Malcolm Turnbull will overfly Western Australia twice next week, when he makes a brief dash to Indonesia to attend a conference of Indian Ocean Rim leaders.
He has no plans to drop into Perth. It is reported the local Liberals weren’t much impressed with his one brief sortie into the state campaign.
Is that Tony Abbott smiling through clenched teeth? Remembering how the Western Australian Liberals were cool about his visiting ahead of the 2015 Canning byelection? Turnbull terminated Abbott’s leadership just before those voters got to the polls.
Not that Turnbull’s leadership is under any short-term threat. But he has entered that unfortunate zone when the media read significance into the incidental.
Such as the photo of Peter Dutton, who is suddenly fashionable on the succession ladder, striding out for a morning walk with Finance Minister Mathias Cormann.
The accompanying Courier Mail report said that “key conservative powerbroker Mathias Cormann and Liberal leadership aspirant Peter Dutton have been meeting for secret talks most mornings this week”.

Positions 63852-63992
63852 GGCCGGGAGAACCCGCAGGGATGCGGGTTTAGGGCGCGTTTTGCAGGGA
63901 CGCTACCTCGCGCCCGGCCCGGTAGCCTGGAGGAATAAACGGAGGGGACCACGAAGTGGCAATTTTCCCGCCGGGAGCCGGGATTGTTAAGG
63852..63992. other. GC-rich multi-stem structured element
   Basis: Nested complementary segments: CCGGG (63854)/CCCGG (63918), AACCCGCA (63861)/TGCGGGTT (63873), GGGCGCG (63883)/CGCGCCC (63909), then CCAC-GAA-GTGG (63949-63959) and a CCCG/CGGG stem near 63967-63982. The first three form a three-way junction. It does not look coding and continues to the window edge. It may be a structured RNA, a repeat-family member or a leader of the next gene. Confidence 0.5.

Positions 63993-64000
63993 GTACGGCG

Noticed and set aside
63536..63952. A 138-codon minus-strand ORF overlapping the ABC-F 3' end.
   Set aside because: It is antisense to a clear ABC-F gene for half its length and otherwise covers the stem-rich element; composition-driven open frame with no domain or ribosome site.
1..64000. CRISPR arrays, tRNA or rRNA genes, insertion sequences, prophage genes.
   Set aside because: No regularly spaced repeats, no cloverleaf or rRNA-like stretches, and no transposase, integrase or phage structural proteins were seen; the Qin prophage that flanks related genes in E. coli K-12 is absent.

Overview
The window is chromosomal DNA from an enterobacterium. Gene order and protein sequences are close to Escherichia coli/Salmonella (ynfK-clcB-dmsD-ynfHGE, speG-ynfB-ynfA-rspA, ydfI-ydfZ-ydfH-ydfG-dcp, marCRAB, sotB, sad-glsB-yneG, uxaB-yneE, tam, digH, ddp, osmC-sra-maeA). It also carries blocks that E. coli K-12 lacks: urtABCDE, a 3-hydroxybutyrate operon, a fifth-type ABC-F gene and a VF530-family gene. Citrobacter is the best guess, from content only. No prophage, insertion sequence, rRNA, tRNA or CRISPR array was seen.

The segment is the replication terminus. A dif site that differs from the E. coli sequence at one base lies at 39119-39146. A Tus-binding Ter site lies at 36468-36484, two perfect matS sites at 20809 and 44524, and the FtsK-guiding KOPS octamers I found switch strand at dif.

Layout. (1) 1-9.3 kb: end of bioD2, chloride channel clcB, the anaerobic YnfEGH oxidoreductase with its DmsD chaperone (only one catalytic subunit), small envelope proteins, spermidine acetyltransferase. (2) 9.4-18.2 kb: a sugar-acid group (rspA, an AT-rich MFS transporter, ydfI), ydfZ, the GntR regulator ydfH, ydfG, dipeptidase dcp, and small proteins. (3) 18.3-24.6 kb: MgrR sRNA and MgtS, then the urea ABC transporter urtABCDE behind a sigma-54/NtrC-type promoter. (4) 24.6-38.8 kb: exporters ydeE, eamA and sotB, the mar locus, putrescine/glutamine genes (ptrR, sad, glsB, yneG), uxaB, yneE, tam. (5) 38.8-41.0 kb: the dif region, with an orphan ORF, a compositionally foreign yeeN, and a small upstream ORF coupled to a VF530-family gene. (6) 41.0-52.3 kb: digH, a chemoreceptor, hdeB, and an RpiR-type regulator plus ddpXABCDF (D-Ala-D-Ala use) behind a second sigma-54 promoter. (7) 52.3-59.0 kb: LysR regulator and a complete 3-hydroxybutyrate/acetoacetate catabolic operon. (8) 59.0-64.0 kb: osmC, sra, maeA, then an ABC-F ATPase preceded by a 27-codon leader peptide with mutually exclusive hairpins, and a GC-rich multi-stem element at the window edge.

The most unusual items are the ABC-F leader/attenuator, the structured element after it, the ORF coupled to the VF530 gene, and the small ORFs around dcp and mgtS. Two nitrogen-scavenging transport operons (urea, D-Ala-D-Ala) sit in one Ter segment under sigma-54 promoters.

The two were just trying to slim down, Dutton said; Cormann – who called out Abbott in strong language last week–- was decidedly snippy. “Secret talks? Is this a joke? Only in Canberra will some interpret a longstanding early morning (public) exercise routine as a conspiracy.”
Indeed. But in their pally perambulations the pair may lament the government’s bad situation.
Not least, how strips have been torn off it over the decision of the Fair Work Commission to cut Sunday penalty rates in the hospitality, retail, fast food and pharmacy industries.
So much so that Thursday saw Turnbull doing a quick step backwards, as he struggled desperately to neutralise the political damage.
It had become obvious that the government could not protect itself simply by trying to fit up Bill Shorten with the decision, or saying the umpire should be obeyed.
So Turnbull began talking about the “transitional arrangements” to be canvassed at a commission hearing later this month. It asked the government to make a submission, and one is being prepared.
Turnbull said: “We’re very supportive of the commission managing this transition in a way that ensures that take-home pay is, as far as possible, maintained”, while stressing that how the commission protected workers was a matter for it.
Employment Minister Michaelia Cash said: “Nobody in Australia wants to see anybody’s take home pay go backwards”.
If this was where it was going to end up, the government should have started there. It misjudged how deeply this decision, albeit made by the “umpire”, could harm it. Its obsession with Shorten had clouded its view.
Meanwhile Dutton tried to shore up the government’s jobs credentials by announcing a crackdown on the fast-food industry importing foreign workers on 457 visas. “Australian workers, particularly young Australians, must be given priority,” he said. Given that only several hundred workers had come in, the hype seemed a bit of politicking.